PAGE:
Maker Scene in Singapore

On the maker scene in Singapore, they would like to believe that there are many others in Singapore who share similar aspirations, as they felt that Singapore is in dire need of makers who are creative, hands-on and take risks, so as to build a Singapore that is vibrant, dynamic yet responsible and sustainable. The Maker scene is still young, so they do not know of many yet. They hope that through the involvement in the Singapore Mini Maker Faire, they could get to know more amazing ground-up innovators.

They added that our local maker scene can be likened to a baby Pheonix hatchling. It is not something new in Singapore, but more as something lost in our present young generation that is now in revival. They felt that it is important to rebuild the hands-on culture which was common in the days of our grandparents, where the kampong spirit prevails, where people spend more time together outdoor doing meaningful stuffs together.

To stay tuned to the SL2 stories, check out their Facebook pages on: www.facebook.com/sl2square and www.facebook.com/groundupinitiative. But first and foremost, come by the Singapore Mini Maker Faire at Science Centre Singapore this weekend (4 & 5 August).

Introducing the Portabee – You can now have your own 3D printer and bring it along everywhere!

First of all, if you have not heard of a 3D printer, it is a mechanism which allows you to print 3D stuffs (as the name suggests). What is different about the Portabee DIY 3D printer is that it is light at 2.8kg and can easily collapse in a matter of seconds and fits into a laptop bag, making it transportable anywhere! Get that visual image in your mind?

Portabee

In an interview, Kiam Peng from Orangeknob shares with us more.

 How they got started

 It all started as a project to make it easier for them make 3D prototypes. Kiam Peng and his partners have been tinkering with electronics and musical-related stuffs such as electronic drum machines and effect pedals but they were at a discovery stage. However, when 3D printing came along, the initial plans were all shelved. They had bought a Thing-o-Matic, an automatic 3D printer by MakerBot. They then realised that Thing-o-Matic is associated with open source products and it inspired them to make a reprap. A reprap is short for Replicating Rapid Prototypers. Their intention was to make something that is more self-replicating, i.e. allowing the making of components which can be assembled into another DIY 3D printer. Voila! The rest is up to your imagination.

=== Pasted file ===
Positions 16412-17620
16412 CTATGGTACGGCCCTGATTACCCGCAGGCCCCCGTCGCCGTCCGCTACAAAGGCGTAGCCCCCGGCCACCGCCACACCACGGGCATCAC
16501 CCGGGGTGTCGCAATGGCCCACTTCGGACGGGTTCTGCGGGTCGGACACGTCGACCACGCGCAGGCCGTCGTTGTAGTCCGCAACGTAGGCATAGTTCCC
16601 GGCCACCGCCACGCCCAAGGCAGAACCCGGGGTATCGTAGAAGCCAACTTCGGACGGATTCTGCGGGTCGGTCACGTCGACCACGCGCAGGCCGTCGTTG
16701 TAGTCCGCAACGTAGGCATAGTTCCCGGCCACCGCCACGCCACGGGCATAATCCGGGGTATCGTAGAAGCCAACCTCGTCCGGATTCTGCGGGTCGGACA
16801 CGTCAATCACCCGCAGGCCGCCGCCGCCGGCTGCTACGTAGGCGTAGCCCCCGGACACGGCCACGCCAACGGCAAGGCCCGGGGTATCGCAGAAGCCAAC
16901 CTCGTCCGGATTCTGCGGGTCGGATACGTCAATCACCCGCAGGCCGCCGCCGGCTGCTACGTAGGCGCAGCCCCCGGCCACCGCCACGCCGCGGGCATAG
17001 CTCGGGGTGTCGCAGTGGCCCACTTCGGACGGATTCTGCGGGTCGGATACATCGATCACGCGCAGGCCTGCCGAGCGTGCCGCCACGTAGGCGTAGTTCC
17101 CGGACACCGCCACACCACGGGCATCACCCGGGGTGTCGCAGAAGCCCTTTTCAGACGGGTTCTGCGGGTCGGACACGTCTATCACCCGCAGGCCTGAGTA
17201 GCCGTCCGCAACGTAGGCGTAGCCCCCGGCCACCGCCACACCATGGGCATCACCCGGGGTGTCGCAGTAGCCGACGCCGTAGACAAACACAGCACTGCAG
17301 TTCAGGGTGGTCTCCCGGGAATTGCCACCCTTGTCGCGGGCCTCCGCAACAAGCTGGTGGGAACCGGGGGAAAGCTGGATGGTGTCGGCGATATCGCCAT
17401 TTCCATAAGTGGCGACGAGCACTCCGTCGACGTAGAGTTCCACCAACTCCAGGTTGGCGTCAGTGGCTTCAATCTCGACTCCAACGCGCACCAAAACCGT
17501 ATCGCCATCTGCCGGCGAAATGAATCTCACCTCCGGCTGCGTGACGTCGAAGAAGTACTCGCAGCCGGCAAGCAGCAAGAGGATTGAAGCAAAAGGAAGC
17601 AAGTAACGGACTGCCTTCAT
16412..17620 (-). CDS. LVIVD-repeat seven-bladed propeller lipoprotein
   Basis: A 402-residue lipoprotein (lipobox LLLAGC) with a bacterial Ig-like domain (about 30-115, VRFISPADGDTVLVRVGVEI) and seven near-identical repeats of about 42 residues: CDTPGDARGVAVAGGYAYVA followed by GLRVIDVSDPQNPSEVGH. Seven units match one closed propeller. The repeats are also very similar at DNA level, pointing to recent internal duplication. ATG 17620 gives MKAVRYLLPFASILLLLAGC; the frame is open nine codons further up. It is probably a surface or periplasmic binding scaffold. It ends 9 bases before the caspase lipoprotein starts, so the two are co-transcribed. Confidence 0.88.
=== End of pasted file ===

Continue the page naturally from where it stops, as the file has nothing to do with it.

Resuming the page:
We were told that Orangeknob took about 9 months to be able to release their first printer, the Durbie. In that process, they faced challenges of a 9-to-5 job, getting support from people around them etc. The process might be difficult but it must also be rewarding for the Makers to see the fruits of their hard work.

 What will they be sharing

During the upcoming Singapore Mini Maker Faire on 4 & 5 August, Orangeknob will be managing a booth, workshops and presentations.

 At their booth, they will showcase their printers (Durbie, Portabee, Portabee-x) and some of their printed parts.

If you would like to have your own DIY 3D printer, get one before the Mini Maker Faire and learn how to assemble it during the workshop that they will be conducting there.

 They are also excited to share their experiences in coming up with such a gadget during their presentation, despite being “not very comfortable with public speaking”, according to Kiam Peng. They will share on how they went in the open source direction into the world of DIY 3D printing, the challenges they face and their future projects.

Encouraging Makers in Singapore

Kiam Peng shared that they were not aware of a Maker culture in Singapore. They were focusing more on the international markets but slowly meet more people and realised there are people who owned CNC machines and printers at home. They felt that technological advances had already brought down the cost of prototyping, and that the cost of a 3D printer is approaching the cost of a laser/ink printer! I find myself nodding in agreement. The thought is exhilarating!

Kiam Peng felt that the maker culture will spread as more people do it, in view of our close proximity with one another. We certainly hope so too!

Orangeknob is now working towards producing big printers and other niche printers. To learn more about them, check them out at the Singapore Mini Maker Faire 2012, coming to you in 2 days at the Science Centre Singapore.